Citibank’s Co-operative Strategy in China: The Renminbi Debit Card
This case studies the launch of Citibank (China) Co. Ltd’s Renminbi debit card. Through a signed tactical collaboration agreement with China’s ‘CUP’ UnionPay, its debit cardholders were initiated to a new and easier convenience of accessing the latter’s immense network. The latest achievement, the bank’s strategy of establishing its presence, proved to be fruitful in a rapidly growing emerging Chinese market. It has been able to do so through a succession of planned alliances. The central issue in this case is the bank’s cooperative alliance with a perceived competitor in the banking sector. This gave the competitive aspect involved in the banking industry. Did advantages outstrip risks in the co-operative strategy and its launch of a joint product?
Stakeholders in this case are: customers – everyone that has a banking account and enjoys the privileges of banking within the Chinese market, specifically in this case are those who hold debit cards in Citibank (China) Co. Ltd. It also includes all potential account holders who prefer the use of debit cards in China. Shareholders – all those individuals and organizations that have vested interests in the company’s growth and realization of profit margins. This includes the mother company of Citibank located in the United States. Rival competitors – these include all other banking agencies that have a vested interest in the banking population of China. It involves CUP (aforementioned) which is also a player in the debit card-banking sector.
Citibank’s Co-operative strategy in China through utility of the Renminbi Debit Card
Citibank, through a strategic maneuvering, has evolved over time being influenced majorly by the changing business and political atmosphere in China. Through the country’s venture into the WTO in 2001 (World Trade Organization) and initiation of measures in opening up its banking sector, the country started a path of formal banking because of its growing population. Citibank, an international banking corporation, had favored the setting up of branches instead of subsidiaries. Realizing its slow pace in growth, the bank decided to review its strategy through the entry into the marked as a locally embedded bank. It did this through buying the stakes in different banking entities within China.
The year 2005 entailed the announcement of an alliance enabling CUP cardholders to access the bank’s (Citibank) worldwide network of ATMs. Vis-à-vis Citi’s global cardholders were gaining access to foreign-enabled CUP ATMs. Reforms within the Chinese nation entailed the reformation of its banking sector. Through its entry into the WTO, China undertook a series of measures including liberalizing its affairs through opening itself to foreign-based businesses and refocussing on its markets by integrating into the global economic arena.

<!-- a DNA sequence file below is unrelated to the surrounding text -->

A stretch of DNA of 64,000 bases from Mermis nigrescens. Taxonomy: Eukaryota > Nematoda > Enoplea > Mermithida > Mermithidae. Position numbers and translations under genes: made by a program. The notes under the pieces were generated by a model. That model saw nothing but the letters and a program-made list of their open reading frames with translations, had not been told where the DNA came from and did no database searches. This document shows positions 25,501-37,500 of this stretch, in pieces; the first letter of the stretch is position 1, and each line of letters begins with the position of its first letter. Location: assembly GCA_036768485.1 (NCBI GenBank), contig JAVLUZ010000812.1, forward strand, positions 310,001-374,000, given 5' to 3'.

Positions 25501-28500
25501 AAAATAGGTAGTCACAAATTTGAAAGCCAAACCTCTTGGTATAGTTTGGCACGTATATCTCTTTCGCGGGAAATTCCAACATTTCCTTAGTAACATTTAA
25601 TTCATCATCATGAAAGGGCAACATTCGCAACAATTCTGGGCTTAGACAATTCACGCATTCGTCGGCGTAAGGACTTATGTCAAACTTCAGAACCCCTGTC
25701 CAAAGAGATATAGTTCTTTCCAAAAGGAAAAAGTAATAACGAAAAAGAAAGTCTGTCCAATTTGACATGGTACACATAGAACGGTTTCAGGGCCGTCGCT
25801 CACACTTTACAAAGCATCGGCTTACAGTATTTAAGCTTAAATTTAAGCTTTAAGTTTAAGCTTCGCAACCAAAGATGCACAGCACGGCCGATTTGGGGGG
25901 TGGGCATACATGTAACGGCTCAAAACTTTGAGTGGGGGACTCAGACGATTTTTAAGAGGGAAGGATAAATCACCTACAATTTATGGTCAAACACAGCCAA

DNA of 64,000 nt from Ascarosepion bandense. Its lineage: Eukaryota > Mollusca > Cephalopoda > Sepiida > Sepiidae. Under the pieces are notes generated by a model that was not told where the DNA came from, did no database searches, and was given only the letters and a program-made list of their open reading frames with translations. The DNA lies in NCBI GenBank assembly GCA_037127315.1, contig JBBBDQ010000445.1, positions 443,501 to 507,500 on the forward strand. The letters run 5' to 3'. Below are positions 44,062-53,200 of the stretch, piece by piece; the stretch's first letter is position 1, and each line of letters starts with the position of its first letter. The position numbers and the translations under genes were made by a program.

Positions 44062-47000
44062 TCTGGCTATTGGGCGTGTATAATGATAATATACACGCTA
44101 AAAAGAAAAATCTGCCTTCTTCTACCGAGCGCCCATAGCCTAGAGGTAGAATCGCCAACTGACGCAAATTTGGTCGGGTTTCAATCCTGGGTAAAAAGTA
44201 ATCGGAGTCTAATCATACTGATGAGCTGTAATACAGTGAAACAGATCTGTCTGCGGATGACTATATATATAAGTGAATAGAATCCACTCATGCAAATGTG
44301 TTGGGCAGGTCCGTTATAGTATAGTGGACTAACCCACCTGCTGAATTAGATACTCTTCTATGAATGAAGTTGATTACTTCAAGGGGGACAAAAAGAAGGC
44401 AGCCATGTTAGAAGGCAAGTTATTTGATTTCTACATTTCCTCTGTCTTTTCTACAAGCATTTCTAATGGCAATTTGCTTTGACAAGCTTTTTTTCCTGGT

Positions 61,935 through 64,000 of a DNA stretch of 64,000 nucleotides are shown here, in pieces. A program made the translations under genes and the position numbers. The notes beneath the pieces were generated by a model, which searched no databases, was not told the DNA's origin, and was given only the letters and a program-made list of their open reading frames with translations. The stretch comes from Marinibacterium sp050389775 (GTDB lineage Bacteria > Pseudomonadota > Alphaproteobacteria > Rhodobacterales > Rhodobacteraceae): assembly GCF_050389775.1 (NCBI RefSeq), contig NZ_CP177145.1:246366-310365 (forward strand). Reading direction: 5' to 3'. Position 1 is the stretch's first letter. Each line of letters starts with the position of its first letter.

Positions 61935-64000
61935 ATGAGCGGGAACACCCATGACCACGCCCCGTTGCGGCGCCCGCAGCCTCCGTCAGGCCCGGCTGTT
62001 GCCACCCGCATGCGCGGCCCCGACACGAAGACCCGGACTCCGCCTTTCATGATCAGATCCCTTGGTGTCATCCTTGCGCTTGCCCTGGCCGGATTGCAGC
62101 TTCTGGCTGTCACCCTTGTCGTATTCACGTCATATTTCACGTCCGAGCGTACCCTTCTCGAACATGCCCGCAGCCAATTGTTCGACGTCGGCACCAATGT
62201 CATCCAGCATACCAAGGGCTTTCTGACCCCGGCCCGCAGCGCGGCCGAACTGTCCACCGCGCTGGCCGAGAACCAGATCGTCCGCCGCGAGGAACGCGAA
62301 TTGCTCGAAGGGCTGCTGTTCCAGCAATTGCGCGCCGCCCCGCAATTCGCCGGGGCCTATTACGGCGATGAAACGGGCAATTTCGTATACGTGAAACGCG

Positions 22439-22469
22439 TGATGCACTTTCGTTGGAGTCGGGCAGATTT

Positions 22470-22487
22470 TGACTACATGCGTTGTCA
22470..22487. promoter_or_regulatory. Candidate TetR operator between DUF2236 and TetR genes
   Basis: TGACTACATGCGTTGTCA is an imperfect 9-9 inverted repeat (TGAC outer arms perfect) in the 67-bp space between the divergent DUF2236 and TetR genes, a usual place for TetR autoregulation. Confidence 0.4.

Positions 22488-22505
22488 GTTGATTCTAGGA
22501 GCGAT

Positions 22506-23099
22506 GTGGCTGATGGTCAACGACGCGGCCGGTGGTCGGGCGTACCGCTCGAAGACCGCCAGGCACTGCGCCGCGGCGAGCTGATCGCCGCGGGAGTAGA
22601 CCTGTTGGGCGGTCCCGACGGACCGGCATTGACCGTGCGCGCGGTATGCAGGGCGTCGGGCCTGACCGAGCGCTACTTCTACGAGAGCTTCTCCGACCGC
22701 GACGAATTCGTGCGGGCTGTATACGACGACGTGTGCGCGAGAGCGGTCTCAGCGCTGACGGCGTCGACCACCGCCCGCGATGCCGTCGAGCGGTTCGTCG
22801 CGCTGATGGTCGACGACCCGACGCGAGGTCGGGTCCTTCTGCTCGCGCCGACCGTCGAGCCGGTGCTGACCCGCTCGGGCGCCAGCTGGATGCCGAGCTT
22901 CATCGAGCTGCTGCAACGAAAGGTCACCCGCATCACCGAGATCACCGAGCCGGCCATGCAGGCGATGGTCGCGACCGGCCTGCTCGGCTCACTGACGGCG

Through its removal of restrictions based on geographical location, foreign banks were allowed to undertake individual Renminbi transactions. This proved to be the turning point as major foreign banking giants transformed their interest in the nation. Local integration gave the bank a prospect of extending its outreach through its expansion of available products/ services, thus enabling a closer engagement with local Chinese clients.
The above closer outreach enabled the bank to launch its Renminbi services to the local population. Prior to 2001, China’s banking arena was quite restrictive, thus limiting Citibank’s growth. However, with its inclusion into the WTO, the banking environment was perceived as a growing and competitive market. Thus, foreign firms would be able to bring in their marketing competences into the Chinese market. The need for domestic currency loans to growing Chinese industries aided the bank’s realization of funds through the equity and debt markets within the republic.
In my opinion, due to the huge competition with domestic banks, which offered cheaper loans and were rooted in cheaper retail deposits that enabled lower funding costs, Citibank agreed to participate in joint ventures/ alliances. This strategy was to enable its exploitation of strong commercial ties and presence in China aided by its experience (in budding markets), and the enormous resources that its proceeds and size offered.